• 1tsp ground turmeric
  • 1tsp cumin seeds
  • ½ tsp ground coriander
  • 1/2tsp cayenne pepper
  • 250g sweet potato, cut into 1.5 cm cubes
  • 1tbsp tomato puree
  • 300g tomatoes, chopped roughly
  • small bunch coriander, roughly chopped
  • 4tbsp ricotta
  • 1 medium egg, lightly beaten
  • 2tsp Black onion seeds

1 For the pastry place the butter in the freezer for about 20 minutes until it is very hard. Sift the flour and a pinch of  salt into a mixing bowl. Hold the butter using a piece of parchment paper and coarsley grate it into the flour working quickly. Stir the butter and flour together , sprinkle with about 6 tablespoons of very cold water and mix to make a dough adding a little more water if needed. Wrap in cling film and chill for about 30 minutes.

2 Make the filling by heating the olive oil in a large saucepan and cook the onion for about 6 – 8 minutes until really softened . Add the garlic and cook for a minute longer.  Stir in the spices and stir well then tip in the sweet potato.

3 Add the tomato puree and cook for a minute before adding the chopped tomatoes and about 150ml of water  and bring to a gentle simmer. Cook for about 15 minutes until the sauce is thickened and the sweet potatoes are softened but still holding there shape. Set aside to cool.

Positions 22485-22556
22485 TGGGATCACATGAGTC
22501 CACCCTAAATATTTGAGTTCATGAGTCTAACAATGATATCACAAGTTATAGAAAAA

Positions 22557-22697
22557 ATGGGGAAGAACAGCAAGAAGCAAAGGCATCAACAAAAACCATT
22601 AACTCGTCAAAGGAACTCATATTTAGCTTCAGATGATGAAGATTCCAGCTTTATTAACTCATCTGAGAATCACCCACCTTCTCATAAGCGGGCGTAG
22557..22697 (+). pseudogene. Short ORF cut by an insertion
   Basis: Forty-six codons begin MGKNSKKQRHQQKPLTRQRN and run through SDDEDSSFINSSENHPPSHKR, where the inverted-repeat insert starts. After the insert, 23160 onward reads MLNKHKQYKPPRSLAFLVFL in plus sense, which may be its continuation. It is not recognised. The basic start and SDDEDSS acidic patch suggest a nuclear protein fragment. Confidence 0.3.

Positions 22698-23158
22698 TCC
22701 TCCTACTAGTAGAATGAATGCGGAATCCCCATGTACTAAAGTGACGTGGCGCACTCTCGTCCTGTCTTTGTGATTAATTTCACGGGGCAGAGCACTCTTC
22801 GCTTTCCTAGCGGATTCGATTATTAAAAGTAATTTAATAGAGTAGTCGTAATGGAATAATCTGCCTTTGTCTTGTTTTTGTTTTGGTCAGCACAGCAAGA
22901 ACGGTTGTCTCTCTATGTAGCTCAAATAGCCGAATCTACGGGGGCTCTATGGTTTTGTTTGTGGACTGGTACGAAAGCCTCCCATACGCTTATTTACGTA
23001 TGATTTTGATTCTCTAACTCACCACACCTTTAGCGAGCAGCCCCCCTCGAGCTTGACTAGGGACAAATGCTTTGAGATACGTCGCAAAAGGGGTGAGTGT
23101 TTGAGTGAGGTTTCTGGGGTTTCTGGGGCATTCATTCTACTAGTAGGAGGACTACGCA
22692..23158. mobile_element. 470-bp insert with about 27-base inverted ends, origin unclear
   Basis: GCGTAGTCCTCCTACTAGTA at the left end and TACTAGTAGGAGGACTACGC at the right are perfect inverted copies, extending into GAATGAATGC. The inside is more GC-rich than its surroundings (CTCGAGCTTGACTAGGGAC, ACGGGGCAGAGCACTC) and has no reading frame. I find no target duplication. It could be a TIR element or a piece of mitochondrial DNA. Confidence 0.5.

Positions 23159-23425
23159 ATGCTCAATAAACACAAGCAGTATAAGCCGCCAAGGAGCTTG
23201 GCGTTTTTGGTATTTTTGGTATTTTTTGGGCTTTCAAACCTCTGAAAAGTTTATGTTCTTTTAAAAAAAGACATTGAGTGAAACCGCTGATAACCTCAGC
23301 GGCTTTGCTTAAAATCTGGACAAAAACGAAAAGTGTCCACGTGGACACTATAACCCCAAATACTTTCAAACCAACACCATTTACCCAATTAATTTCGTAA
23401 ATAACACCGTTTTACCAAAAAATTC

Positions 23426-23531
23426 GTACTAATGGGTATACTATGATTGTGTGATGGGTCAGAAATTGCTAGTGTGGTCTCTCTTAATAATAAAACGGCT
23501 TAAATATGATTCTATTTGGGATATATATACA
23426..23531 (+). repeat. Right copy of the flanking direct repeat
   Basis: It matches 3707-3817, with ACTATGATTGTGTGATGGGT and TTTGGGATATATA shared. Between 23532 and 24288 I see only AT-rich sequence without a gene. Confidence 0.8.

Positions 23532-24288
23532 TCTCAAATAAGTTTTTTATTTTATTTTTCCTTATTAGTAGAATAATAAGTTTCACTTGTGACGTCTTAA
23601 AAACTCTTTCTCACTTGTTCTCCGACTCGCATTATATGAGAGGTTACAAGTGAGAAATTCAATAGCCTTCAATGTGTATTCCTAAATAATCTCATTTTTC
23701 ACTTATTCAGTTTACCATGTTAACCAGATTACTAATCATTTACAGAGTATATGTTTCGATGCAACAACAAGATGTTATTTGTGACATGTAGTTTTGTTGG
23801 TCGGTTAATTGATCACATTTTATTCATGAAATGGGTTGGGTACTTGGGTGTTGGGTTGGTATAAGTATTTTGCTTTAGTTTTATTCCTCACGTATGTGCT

4 When ready to make the pasties roll out half of the pastry (easier to handle if you do it half at a time) and using a  saucer cut out a disc measuring 18cm. Repeat with the remaining pastry until you have 6 discs.

5 Stir the coriander into the sweet potato mixture. Spoon a heaped tablespoon of the mixture onto one side of the pastry disc and top with a tablespoon of the ricotta cheese. Brush the edges of the pastry with a little beaten egg and then fold over the pastry to make a half moon shape sealing the edges either with a fork or pinching the pastry with your finger and thumb. Place on a baking tray lined with parchment paper.

6 Brush the tops of each pastie with a little more beaten egg and sprinkle withonion seeds. Bake for 20 minutes until golden and crispy.